While we value unfettered opinion, we urge you to show respect and courtesy for people or companies about whom you comment. Keep in mind that this is a public, professional business discussion. RetailWire reserves the right to edit or refuse the publication of remarks that we deem unsuitable. We may also correct for unintended spelling and grammatical errors.

Instant Poll:

Which type of advertising, reality or fantasy, has the greatest potential to drive sales of beauty and fashion products?


NO! Because when we buy a product we buy the dream. Most of us don't like reality.

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Mel Kleiman, President, Humetrics

Not being a female consumer, I'm somewhat reticent to make sweeping generalizations about what it is women (of any age) are or aren't ready to do.

That said, one would hope we could end the collective social madness that makes not just women -- but very young girls -- ashamed of who they are and how they look.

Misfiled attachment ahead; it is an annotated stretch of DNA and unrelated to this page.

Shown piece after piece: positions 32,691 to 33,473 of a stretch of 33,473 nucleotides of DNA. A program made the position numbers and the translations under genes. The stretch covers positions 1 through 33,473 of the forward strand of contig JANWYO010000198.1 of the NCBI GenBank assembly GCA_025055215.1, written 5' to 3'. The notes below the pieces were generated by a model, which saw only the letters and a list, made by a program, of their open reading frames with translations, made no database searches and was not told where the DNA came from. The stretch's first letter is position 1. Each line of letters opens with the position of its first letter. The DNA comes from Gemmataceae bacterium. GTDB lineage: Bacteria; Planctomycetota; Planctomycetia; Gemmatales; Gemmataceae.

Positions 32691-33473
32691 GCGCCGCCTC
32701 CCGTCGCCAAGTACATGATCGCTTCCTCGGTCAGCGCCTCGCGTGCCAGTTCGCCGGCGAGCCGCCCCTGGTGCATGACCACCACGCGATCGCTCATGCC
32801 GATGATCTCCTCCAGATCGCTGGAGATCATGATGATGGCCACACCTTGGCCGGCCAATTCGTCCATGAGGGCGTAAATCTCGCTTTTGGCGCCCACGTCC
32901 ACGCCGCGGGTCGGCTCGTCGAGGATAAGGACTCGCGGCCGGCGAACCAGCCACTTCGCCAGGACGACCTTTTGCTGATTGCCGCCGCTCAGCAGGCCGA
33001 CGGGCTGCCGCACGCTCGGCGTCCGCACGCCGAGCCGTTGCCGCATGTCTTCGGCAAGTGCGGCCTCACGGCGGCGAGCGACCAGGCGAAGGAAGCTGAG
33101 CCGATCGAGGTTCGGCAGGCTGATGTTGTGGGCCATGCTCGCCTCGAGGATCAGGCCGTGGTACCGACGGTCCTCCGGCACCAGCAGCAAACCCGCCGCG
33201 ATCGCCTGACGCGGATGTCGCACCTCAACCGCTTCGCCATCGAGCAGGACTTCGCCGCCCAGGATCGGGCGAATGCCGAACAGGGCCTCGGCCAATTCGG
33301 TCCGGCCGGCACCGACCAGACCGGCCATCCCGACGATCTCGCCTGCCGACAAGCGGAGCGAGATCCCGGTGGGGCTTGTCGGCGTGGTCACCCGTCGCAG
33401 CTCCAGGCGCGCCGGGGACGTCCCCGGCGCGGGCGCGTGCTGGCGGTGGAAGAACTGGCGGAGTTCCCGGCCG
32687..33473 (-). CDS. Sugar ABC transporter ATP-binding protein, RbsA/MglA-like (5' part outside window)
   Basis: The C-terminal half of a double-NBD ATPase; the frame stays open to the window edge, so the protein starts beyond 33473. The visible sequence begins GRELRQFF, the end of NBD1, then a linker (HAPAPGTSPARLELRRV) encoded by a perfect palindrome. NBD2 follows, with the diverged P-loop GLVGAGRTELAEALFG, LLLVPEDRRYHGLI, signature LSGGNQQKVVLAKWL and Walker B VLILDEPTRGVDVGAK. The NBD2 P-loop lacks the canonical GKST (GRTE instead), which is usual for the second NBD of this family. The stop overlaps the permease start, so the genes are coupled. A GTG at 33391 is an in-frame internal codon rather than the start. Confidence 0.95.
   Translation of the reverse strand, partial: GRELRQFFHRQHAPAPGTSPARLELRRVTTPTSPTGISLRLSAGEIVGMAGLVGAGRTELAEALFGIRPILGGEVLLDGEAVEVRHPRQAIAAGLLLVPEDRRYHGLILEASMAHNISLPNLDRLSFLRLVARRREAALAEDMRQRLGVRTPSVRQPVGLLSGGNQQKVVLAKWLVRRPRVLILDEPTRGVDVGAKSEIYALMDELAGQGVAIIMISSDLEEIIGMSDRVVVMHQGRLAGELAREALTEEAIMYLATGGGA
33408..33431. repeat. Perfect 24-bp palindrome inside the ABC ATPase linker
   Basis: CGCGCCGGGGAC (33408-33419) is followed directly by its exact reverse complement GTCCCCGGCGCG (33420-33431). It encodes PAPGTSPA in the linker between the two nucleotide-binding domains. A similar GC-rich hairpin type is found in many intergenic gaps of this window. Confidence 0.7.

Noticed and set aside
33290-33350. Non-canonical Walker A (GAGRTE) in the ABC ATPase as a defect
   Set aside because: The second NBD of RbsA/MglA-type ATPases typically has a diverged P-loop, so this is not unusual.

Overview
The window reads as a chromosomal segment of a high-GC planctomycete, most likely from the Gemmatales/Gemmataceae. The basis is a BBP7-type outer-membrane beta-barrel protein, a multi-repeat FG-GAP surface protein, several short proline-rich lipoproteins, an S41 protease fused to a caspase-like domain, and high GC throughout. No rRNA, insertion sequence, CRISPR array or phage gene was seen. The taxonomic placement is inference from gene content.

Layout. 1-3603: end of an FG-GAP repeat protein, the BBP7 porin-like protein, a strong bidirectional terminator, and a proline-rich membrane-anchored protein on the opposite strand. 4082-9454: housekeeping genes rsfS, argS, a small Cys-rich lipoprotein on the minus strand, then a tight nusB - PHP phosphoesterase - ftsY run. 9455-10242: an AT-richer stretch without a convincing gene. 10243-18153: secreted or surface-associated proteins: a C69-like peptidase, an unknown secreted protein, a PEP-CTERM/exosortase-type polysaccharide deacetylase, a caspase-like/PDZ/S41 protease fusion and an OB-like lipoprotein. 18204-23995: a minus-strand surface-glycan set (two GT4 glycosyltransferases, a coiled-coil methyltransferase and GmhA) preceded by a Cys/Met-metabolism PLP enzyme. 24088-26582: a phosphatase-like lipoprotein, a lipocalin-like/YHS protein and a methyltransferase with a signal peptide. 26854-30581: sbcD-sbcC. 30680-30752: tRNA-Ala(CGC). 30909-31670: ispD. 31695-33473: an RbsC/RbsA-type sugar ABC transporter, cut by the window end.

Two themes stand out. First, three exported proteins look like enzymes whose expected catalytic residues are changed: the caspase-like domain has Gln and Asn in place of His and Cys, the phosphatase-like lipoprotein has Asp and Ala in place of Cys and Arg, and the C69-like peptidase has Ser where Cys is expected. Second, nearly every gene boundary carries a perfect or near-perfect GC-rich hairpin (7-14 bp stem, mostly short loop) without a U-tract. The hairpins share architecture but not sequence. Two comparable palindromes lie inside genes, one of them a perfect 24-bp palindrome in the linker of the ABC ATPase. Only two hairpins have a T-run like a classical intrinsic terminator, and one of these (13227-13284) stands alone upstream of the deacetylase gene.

And, that obsession with what somebody somewhere determined to be "beauty" doesn't just impact women. Young (and not so young) men also fall into the same trap and reinforce and exacerbate the problem.

So, while I don't feel confident addressing this issue, I do hope American Eagle is right and that the world has grown sane enough that people can start feeling good about themselves irrespective of their superficial appearance.

What we forget is exactly how cultural the definition of beauty is, i.e., beauty is an artificial and arbitrary standard. One imagines what a traditional Samoan would think if he or she were confronted with a heroin chic model. They would probably rush them to a hospital.

American Eagle may just be trying to sell lingerie, but they are inadvertently perhaps making an important social statement. Sadly, as long as they are in the minority, it's going to be a totally uphill fight.